Table of Contents
Preface ..... xiii
Symbols and Terms ..... xix
- PRELIMINARIES ..... 1
- Preview ..... 1
- It Takes Two Harmonic Functions ..... 3
- Heat Flow ..... 6
- A Geometric Rule ..... 9
- Electrostatics ..... 10
- Fluid Flow ..... 13
- One Model, Many Applications ..... 14
- Sets, Functions, and Visualization ..... 18
- Terminology and Notation for Sets ..... 18
- Terminology and Notation for Functions ..... 20
- Functions from R to R ..... 25
- Functions from the Plane to R ..... 27
- Functions from the Plane to the Plane ..... 29
- Structures and Linear Maps on the Plane ..... 34
- The Real Line and the Plane ..... 34
- Polar Coordinates in the Plane ..... 36
- When is a Mapping from the Plane to the Plane
Linear? ..... 38
- Visualizing Nonsingular Linear Mappings ..... 40
- The Determinant of a Two-by-Two Matrix ..... 44
- Pure Magnifications, Rotations, and Conjugation ..... 45
- Conformal Linear Mappings ..... 46
- Open Sets, Open Mappings, Connected Sets ..... 51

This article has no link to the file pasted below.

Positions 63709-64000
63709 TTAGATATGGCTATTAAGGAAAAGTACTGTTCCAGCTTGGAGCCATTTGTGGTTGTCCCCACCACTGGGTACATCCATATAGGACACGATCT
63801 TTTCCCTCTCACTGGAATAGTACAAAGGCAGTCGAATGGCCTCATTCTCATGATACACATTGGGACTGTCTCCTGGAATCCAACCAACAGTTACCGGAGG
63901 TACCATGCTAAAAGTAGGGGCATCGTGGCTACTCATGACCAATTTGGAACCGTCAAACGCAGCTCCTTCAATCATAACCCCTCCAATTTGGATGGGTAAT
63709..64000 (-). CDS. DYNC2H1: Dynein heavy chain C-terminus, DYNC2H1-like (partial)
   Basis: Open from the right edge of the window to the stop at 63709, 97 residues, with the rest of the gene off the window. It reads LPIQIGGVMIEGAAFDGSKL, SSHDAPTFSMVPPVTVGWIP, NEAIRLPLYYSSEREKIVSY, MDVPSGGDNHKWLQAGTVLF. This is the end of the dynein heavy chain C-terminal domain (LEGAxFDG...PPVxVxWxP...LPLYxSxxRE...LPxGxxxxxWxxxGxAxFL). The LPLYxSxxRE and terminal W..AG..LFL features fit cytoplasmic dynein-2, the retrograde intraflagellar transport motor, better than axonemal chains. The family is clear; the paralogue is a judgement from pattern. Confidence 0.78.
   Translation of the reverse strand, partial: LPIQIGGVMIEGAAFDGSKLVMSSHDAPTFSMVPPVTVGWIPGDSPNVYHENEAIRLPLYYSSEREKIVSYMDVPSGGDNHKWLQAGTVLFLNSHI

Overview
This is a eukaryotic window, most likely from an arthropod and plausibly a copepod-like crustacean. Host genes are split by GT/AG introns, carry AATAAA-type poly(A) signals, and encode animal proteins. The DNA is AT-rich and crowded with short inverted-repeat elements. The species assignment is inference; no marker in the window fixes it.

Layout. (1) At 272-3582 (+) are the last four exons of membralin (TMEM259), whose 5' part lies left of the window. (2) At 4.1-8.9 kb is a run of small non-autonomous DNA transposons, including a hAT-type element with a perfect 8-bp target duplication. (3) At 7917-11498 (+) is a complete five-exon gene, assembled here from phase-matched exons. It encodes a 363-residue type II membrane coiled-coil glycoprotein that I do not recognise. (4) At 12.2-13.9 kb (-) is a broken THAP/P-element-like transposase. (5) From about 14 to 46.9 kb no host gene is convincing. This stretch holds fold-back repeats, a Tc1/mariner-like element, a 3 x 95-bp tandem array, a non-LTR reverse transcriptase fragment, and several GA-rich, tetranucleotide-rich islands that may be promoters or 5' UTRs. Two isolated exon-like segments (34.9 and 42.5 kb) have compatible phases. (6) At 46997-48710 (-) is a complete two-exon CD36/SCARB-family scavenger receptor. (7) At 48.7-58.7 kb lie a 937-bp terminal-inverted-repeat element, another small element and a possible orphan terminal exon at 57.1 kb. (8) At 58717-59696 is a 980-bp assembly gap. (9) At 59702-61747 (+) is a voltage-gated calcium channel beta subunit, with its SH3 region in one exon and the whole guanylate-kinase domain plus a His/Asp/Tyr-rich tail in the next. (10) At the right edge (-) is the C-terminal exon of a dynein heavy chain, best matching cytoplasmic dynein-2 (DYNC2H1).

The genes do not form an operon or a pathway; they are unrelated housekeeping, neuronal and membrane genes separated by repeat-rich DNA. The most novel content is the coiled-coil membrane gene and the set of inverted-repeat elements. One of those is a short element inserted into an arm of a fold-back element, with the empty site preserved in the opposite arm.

- Distance, Interior, Boundary, Openness ..... 51
- Continuity in Terms of Open Sets ..... 55
- Open Mappings ..... 56
- Connected Sets ..... 57
- A Review of Some Calculus ..... 61
- Integration Theory for Real-Valued Functions ..... 61
- Improper Integrals, Principal Values ..... 63
- Partial Derivatives ..... 66
- Divergence and Curl ..... 68
- Harmonic Functions ..... 71
- The Geometry of Laplace's Equation
- The Geometry of the Cauchy-Riemann
Equations ..... 72
- The Mean Value Property ..... 73
- Changing Variables in a Dirichlet or Neumann
Problem ..... 76
- BASIC TOOLS ..... 83
- The Complex Plane ..... 83
- The Definition of a Field ..... 83
- Complex Multiplication ..... 84
- Powers and Roots ..... 87
- Conjugation ..... 89
- Quotients of Complex Numbers 90
- When is a Mapping from C to C Linear? ..... 91
- Complex Equations for Lines and Circles ..... 92
- The Reciprocal Map, and Reflection in the
Unit Circle ..... 93
- Reflections in Lines and Circles ..... 96
- Visualizing Powers, Exponential, Logarithm, and Since ..... 102
- Powers of z ..... 103
- Exponential and Logarithms ..... 104